When Is a Disappearing Motif a Great Idea?
There are times when you may want to have parts of your design disappear to create a playful or intriguing design. To do this, select similar values for your foreground and background. Also, select colors of similar tonalities or intensities. When you do this, the two planes (levels) appear to merge into one. A great example of merging background and foreground sections of a design is Autumn Praise by Carol Webb.
Notice in the upper left portion of Autumn Praise, all four leaves are apparent. The leaves are mostly-middle value while the background is high in value (light). Check out the upper right side of the quilt. One leaf has disappeared. It’s there, but it has merged visually with its background. The two are of the same value. Notice the differences and similarities between the other three leaves and backgrounds in this section. The values aren’t strongly different, but they are enough so that the leaves can be seen. This illusion is helped out by Carol’s color choices. When a more brilliant color is used (less grayness), the leaf can be seen. When the color has the same amount of tonality (grayness) or more, and the values are the same, the leaf visually disappears. Look at each set of four leaves. Analyze the differences between each leaf and its background and how it is seen in the quilt. Check out the values and the tonality of the colors for each of these leaves. Carol Webb’s Autumn Praise is a magnificent example of using value imaginatively. Much of her design is done in middle value, but she has enhance the design so much by adding both light and dark values.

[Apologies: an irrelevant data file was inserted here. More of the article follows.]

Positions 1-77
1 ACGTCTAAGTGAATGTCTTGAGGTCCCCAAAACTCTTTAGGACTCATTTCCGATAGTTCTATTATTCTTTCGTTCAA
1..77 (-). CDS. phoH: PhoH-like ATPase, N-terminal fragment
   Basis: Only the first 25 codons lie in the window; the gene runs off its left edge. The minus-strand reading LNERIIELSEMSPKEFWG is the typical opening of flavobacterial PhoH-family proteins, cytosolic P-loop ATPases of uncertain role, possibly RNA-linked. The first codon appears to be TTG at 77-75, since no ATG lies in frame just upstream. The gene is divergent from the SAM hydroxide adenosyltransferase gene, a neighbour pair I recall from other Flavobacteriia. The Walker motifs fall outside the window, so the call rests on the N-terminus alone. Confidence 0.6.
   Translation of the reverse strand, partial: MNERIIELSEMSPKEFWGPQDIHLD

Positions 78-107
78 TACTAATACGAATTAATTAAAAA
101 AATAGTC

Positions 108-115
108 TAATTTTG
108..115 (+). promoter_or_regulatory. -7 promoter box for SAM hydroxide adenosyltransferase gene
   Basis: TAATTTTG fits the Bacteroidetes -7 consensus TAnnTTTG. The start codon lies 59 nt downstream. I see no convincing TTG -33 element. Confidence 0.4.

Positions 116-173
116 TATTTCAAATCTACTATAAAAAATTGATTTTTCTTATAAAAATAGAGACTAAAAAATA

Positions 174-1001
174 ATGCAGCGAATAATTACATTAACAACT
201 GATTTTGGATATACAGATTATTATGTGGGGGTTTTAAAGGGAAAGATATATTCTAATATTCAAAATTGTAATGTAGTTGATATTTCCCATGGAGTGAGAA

Value Play creates Beautiful Effects
In Lois Dunten’s original mariner’s compass design, she features middle value hues. Notice that these beautiful hues are enhanced by her use of value variation. The darkest greens add richness to the design. The lightest hues provide visual respite and a bit of vibration. Although the middle-values are featured, they are made more beautiful because of the addition of these value variations.
Look at your past designs to see how you work with value. If you work almost exclusively with batiks, use your value finder to see whether most of your fabrics are of the same value range. After you have assessed your most recent projects, make some decisions as to how you would like to work with value in the near future.
UPDATES & NEWS
Here are three tidbits of information that may interest you:
1. My new online color class, Color Play for Quilters, has just launched. If you are interested in learning more about color, do check out the class. Go to Craftsy.com’s quilting classes to find my class. Once enrolled, you can view it 24-7. You can ask me questions, work at your own pace, and have fun learning. I really look forward to working with you.
2. Finally! After almost 15 years of wishing, whining, and planning, my Joen Wolfrom website/blog has been redesigned and updated. Not everything is in place or complete, but it’s up and running and will give you lots of information concerning my offerings, schedule, etc. Please feel free to visit it as often as you like.
3. After much arm-twisting, I have just launched a new photography blog called Joen Wolfrom Photography. I will show a selection of my photography here in theme galleries. Thus far, I have six galleries on the site. If you like photography, please visit as often as possible. I have many more galleries to add to the blog.
I hope you have enjoyed this post on value. Thank you so much for your interest and support. I appreciate it. Happy coloring!
Text, illustrations, and photography copyright © Joen Wolfrom The copyright of each artwork shown remains with its creator.
Joen is a color enthusiast who teaches and lectures on color. She has written three color books: Color Play, Visual Coloring, and The Magical Effects of Color. Her Studio Color Wheel is used to illustrate color concepts in many of these blog posts. She is also the designer of the 3-in-1 Color Tool. Her new book Adventures in Designis now available. Joen’s newest design tool, the Magic Design-Ratio Tool is also available. All books and products are published by C & T Publishing.